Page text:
- 1 extra-large egg or two egg whites
- 80 g (a teaspoon less than 3 oz.) flour [see paragraph above] plus more as needed to obtain the dough
by my measuring, 80 g of King Arthur's pasta blend correspond to 1/2 cup, but this is not what the packaging states and in any case, I recommend you weigh the flour
On your working surface, create a well with the flour and crack the egg directly into it (or pour egg whites). Scramble the egg with a fork. Draw flour from the sides of the well into the center, mixing well with the egg. Trade the fork for your fingertips. Draw flour until a soft dough forms. Add more flour if needed. Continue to knead the dough, 8-10 minutes. Cover and let rest for an hour or so.
Roll pasta by hand or with a machine. The basic idea is to roll the dough until fairly thin, then distribute the petals on half the sheet, then fold the sheet to sandwich the petals between two layers and finally roll again to preferred thinness.
The first rolling can occur by machine or by hand, while the second, in my opinion, is better done by hand, as the rollers have a harsher effect on the petals. This is a personal preference.
Cut the pasta in a shape that allows the person eating it to see the petals. I cut the pasta into maltagliati, one of the many variations on the theme of irregularly cut pasta. Maltagliati literally means badly cut. Usually this pasta shape is cut into lozenges (rombi). As precision is not required, different sizes of the pieces of pasta are acceptable.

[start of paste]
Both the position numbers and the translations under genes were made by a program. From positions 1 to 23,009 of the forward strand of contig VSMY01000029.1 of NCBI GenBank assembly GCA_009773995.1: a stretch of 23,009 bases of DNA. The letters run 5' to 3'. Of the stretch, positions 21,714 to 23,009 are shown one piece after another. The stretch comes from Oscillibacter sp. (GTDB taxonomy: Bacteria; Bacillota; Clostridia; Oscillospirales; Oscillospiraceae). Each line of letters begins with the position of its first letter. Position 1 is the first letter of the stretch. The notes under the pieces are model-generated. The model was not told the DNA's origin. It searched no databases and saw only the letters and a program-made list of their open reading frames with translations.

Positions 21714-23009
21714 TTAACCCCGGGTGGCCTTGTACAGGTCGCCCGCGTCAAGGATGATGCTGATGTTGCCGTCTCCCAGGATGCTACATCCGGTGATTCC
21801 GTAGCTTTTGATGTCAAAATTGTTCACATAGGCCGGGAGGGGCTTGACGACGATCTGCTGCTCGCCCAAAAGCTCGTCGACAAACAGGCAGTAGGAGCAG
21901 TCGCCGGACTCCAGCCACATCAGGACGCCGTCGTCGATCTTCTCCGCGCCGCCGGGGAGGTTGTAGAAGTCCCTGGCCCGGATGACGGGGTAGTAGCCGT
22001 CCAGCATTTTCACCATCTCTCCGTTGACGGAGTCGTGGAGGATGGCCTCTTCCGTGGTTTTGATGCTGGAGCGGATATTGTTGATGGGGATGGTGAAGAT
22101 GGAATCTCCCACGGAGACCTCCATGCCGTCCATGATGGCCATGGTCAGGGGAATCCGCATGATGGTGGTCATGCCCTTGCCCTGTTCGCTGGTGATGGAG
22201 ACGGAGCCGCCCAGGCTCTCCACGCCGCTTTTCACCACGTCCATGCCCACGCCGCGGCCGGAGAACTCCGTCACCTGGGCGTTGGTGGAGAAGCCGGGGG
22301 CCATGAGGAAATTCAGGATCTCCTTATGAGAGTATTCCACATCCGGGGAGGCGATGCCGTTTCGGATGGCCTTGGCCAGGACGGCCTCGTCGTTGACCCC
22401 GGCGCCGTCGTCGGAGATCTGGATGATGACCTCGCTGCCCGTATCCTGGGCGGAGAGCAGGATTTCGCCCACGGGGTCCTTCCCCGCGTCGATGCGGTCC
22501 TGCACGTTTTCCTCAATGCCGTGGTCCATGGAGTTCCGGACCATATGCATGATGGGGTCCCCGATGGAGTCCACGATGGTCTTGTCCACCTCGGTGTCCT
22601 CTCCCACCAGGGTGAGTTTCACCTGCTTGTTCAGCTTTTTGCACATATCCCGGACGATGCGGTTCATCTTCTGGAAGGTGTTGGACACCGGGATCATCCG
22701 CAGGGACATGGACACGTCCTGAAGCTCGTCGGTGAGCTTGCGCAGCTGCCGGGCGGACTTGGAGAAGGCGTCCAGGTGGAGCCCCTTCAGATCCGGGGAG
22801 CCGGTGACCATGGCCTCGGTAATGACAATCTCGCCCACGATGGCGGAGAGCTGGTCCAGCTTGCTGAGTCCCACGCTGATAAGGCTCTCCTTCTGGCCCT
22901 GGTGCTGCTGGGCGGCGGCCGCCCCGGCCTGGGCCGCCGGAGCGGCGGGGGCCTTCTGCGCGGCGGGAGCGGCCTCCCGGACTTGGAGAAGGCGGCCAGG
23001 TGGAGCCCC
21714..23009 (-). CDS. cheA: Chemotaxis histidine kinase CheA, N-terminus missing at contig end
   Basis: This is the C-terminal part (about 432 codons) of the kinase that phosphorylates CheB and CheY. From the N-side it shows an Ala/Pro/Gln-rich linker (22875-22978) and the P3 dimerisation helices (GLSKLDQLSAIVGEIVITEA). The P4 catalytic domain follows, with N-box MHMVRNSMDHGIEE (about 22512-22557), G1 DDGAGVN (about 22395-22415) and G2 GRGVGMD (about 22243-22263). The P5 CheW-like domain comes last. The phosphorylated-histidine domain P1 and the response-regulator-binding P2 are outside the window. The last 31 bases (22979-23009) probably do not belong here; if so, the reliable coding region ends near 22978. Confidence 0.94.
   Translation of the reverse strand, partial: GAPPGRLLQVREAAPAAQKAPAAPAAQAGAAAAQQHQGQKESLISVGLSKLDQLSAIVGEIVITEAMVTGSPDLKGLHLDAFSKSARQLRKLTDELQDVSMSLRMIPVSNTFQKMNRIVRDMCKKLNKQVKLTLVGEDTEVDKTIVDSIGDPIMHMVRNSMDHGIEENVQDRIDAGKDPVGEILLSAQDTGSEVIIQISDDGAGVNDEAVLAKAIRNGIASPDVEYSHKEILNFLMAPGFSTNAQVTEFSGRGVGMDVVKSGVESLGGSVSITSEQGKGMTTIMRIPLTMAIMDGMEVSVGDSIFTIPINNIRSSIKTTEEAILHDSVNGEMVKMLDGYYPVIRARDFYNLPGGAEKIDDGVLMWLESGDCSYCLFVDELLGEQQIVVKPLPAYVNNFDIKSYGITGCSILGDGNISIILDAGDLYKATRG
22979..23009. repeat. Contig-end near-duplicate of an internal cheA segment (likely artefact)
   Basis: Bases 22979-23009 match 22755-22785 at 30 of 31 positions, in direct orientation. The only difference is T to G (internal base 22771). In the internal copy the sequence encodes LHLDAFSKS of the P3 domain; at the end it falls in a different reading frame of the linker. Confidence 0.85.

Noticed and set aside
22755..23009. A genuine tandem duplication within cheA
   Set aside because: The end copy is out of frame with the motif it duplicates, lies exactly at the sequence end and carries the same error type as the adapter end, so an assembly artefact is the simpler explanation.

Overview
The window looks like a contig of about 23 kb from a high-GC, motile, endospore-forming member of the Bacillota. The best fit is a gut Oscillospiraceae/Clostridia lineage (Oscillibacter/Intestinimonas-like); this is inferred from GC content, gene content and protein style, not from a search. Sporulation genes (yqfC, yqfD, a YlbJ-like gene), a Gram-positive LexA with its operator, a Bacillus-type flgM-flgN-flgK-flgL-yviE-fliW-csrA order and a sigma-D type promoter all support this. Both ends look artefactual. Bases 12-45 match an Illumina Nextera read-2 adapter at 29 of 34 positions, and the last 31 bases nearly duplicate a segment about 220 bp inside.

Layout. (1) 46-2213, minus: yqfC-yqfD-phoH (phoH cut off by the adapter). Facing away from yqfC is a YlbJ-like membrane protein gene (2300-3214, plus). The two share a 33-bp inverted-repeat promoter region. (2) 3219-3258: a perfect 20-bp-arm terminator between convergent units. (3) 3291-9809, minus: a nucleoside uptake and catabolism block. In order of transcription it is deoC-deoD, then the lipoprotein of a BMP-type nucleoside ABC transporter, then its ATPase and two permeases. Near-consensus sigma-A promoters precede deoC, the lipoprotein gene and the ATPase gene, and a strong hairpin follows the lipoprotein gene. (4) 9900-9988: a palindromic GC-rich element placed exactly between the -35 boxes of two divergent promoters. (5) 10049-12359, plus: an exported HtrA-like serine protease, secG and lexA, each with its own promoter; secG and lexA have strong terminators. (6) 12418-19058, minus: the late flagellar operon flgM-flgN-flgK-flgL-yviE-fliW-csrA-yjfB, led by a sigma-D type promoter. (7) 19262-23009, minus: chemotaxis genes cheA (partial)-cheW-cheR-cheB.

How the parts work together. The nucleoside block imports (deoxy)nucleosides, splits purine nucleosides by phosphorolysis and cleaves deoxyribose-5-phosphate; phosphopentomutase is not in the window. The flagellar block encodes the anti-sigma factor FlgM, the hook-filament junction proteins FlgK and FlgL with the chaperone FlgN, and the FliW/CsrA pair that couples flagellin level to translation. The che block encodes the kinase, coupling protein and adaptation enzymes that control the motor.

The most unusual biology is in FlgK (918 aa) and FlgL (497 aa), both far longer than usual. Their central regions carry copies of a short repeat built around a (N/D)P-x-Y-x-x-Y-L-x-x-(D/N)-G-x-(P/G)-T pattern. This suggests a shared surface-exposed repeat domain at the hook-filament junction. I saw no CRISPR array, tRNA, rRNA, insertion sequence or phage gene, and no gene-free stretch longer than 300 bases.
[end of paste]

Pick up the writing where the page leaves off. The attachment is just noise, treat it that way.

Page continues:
Lay out the pasta on a lightly floured surface. Cook and dress as desired. I did this in two ways.
1. In brodo
My husband having a cold and chicken soup becoming a daily menu item, maltagliati recommended themselves as being suitable for a steaming bowl of my chicken broth/stock. Bring the broth of choice to a boil, toss the pasta in it and cook until tender. Ladle into bowls, distribute some freshly grated Parmigiano-Reggiano on top and serve immediately.
Bring a pot of water to a boil. Add some coarse salt (sale grosso), stir and then add the pasta. Bring water back to boiling. Cooking time depends on flour used and thickness of pasta, but it is in the order of a few minutes, so don't wander away.
Depending on the kind of sauce you are using, you may need to prepare it ahead and have it ready at hand while the pasta cooks. In my case, I decided to use a bit of freshly made (regular) pesto, so I took an amount commensurate to the quantity of pasta, placed it in a bowl and thinned it slightly with some of the pasta water.
When the pasta is ready, turn off the heat, pour a glass of cold water in the pot, stir and then drain the pasta, leaving a little bit of water clinging to it. Empty the colander into the bowl with pesto and stir delicately but thouroughly. Serve immediately.
The recipe makes two small portions.
Details about the event are in this post.
This post contains the roundup of the event.
Click on the button to hear me pronounce the Italian words mentioned in the post:
or launch the maltagliati con petali di fiori audio file [mp3].
[Depending on your set-up, the audio file will be played within the browser or by your mp3 player application. Please, contact me if you encounter any problems.]